Democratic Transition and Consolidation in Romania
Civic engagement and elite behavior after 1989
Table Of Contents
- Title Page
- Copyright Page
- About the author
- About the book
- Citability of the eBook
- 1 Regime change and transition trajectories
- 1.1 The trajectory of political regimes in transition
- 1.2 Democratic transition and regime support
- 1.3 Comparing political regimes
- 1.3.1 The support for democracy in post-communist Romania
- 1.3.2 The support for democracy in other East European countries
- 2 Social trust, citizen engagement and the role of civil society
- 2.1 Public space and civil society
- 2.2 Social capital and the habits of cooperation
- 2.3 Social capital and social benefits
- 3 Social capital and the support for democracy in Romania
- 3.1 Social capital and democracy in Eastern Europe and Romania
- 3.2 Measuring social capital and democracy in Romania
- 3.3 Impact of social capital on the support for democracy
- 3.4 Technical appendix
- 4 Social capital and political engagement in Romania
- 4.1 The importance of political participation for democracy
- 4.2 Political activism and its essential factors
- 4.3 Explaining low political activism in post-communist Romania
- 4.3.1 The impact of resources, human capital and context variables
- 4.3.2 The impact of motivation variables
- 4.3.3 The impact of social capital
- 5 Social dependency and predatory elites: from state capture to external conditionality
- 5.1 Social dependency, state-led violence and post-communist elites
- 5.2 Democratization under external control
- 5.3 Romania’s democratic trajectory: the successful laggard
- 6 Why no backsliding? Populism and the unrestricted use of executive power following the 2007 EU accession
- 6.1 Rising populism as ‘post-accession hooliganism’ in Central and Eastern Europe
- 6.2 Speaking for the people: ‘they stand by them, we stand by you!’
- 6.3 Populists in power: institutional change and political control
- 6.3.1 Populist consolidation in power: looking for a favorable electoral system
- 6.3.2 Weakening the legislature: reducing both MPs’ number and credibility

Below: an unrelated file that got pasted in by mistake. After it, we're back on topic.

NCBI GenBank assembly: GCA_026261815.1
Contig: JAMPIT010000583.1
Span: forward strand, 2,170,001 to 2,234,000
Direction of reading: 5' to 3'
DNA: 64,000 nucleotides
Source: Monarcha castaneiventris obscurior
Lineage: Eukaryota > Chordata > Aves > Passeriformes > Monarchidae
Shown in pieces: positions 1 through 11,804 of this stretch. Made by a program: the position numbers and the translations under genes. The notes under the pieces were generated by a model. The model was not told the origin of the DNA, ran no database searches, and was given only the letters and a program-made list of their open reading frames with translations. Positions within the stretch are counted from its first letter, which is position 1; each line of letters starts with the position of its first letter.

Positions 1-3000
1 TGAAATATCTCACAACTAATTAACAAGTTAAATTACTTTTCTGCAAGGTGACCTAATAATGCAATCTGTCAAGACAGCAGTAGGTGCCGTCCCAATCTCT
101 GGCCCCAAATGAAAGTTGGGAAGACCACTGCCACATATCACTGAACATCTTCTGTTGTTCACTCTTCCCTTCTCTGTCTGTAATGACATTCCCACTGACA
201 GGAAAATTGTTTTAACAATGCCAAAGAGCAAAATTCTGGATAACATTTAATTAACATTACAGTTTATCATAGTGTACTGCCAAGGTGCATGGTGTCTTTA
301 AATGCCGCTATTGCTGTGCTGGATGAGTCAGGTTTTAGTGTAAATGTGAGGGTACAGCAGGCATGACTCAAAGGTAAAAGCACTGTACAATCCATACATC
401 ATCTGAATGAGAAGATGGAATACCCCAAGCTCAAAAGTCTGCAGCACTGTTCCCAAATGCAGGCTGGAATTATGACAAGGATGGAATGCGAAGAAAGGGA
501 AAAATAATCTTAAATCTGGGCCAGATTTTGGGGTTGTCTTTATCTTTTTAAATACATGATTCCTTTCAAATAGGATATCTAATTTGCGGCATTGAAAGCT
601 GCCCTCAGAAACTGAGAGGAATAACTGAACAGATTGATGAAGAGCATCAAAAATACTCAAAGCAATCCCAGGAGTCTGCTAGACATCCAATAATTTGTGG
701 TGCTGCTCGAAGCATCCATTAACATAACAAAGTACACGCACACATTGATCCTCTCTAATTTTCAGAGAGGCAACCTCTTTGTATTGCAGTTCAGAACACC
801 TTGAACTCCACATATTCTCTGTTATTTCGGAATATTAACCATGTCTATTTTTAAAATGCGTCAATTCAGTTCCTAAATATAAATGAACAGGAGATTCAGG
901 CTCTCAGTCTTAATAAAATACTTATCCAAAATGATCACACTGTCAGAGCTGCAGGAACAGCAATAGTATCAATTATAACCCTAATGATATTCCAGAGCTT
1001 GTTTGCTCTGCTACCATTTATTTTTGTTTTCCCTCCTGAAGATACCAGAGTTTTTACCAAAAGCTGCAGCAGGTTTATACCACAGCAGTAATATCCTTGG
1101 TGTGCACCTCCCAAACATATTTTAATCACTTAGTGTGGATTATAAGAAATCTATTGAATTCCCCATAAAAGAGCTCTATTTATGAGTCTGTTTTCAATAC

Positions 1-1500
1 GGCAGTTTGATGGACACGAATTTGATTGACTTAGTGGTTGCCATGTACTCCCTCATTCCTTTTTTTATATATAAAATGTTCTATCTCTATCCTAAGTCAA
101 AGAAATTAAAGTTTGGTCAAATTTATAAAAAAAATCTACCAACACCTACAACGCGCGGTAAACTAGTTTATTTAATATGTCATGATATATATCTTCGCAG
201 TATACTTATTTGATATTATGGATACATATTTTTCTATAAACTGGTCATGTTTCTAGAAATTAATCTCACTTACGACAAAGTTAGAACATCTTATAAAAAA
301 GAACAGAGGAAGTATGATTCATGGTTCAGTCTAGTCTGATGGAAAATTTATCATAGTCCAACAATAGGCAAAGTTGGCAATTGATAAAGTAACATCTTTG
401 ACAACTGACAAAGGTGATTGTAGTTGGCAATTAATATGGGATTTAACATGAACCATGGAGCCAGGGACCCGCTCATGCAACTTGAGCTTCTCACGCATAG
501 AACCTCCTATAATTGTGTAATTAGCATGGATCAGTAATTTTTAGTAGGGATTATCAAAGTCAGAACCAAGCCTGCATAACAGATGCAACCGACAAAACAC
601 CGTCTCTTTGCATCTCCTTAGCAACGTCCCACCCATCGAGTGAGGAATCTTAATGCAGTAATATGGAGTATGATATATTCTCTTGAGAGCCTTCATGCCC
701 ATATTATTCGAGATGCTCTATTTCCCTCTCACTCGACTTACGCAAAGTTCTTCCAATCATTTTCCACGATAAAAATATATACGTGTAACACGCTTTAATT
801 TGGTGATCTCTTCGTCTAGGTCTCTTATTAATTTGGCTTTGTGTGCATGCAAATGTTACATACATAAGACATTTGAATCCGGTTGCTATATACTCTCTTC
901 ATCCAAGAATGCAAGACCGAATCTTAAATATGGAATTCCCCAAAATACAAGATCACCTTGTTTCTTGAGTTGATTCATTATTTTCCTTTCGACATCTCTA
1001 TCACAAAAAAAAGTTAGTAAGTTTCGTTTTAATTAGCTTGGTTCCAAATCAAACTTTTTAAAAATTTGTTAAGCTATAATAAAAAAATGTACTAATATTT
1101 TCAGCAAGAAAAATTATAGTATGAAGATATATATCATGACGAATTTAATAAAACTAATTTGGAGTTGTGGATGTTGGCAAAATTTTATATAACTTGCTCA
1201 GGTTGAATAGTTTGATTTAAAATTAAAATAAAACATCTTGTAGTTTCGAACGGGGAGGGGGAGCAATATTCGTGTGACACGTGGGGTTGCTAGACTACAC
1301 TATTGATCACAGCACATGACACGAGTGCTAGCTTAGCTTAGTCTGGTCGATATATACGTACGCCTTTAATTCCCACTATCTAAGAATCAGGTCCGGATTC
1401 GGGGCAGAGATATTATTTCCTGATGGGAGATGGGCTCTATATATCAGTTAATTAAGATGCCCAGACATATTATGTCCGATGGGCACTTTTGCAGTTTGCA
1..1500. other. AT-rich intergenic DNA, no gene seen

- 6.3.3 Populism and the dominance of the executive power
- 6.3.4 Preempting electoral defeat: postponing local elections
- 7 Unpopular populists: public overt contestation and political survival strategies
- 7.1 Right-wing intellectuals and civil society apathy
- 7.1.1 Right-wing intellectuals on the road to power
- 7.1.2 Condemning the communist ideology, but not the communist oppressors
- 7.2 Unpopular populists: facing overt public contestation
- 7.2.1 Neo-liberalism and the economic crisis of 2010
- 7.2.2 Unpopular populists and large-scale high-level corruption
- 7.3 Street protests and the dismissal of the PDL government
- 8 Twenty-five years of democratic transition and consolidation
- 8.1 Critical citizens: protests and new forms of political participation
- 8.1.1 Political activism and dominant social values
- 8.1.2 Protest and the support for democracy
- 8.2 Challenges and prospects for democracy in Romania
The election of Klaus Werner Johannis as president of Romania in November 2014 marks the end of a long democratic transition. Twenty-five years ago, the communist regime ended in bloodshed, with protesters killed in the streets by the defenders of the dictatorship. The general elections held in December 2016 close another period, a period of twenty-five years of political competition and alternative succession in power in the general framework of the new Romanian constitution, adopted by national referendum in November 1991.
The two recent political events are a milestone in Romanian politics for several reasons. Electing for president a candidate with German background and Catholic faith in a country inhabited in very large shares by ethnic Romanians of Orthodox faith is a proof of ethnic tolerance in a region generally marked by ethnic tensions. Electing a left-wing party, in fact, re-electing its candidates following a brief interim technocratic cabinet (2015–2016) means engaging for the first time in the logic of (re)electing parties with a fresh support as political reward. Since the very first elections held in the framework of the constitutional settings, the economic voting largely meant punishing those in office by redrawing their electoral support. The five previous term elections ended with the opposition being confirmed in office and legitimated to change various previous policy decisions, and sometimes strategic policy decisions. The two recent electoral events highlight a new stage in Romanian democratization, which is the engagement in a consolidation phase, marked by Romania’s accession to NATO in 2004 and to the European Union in 2007.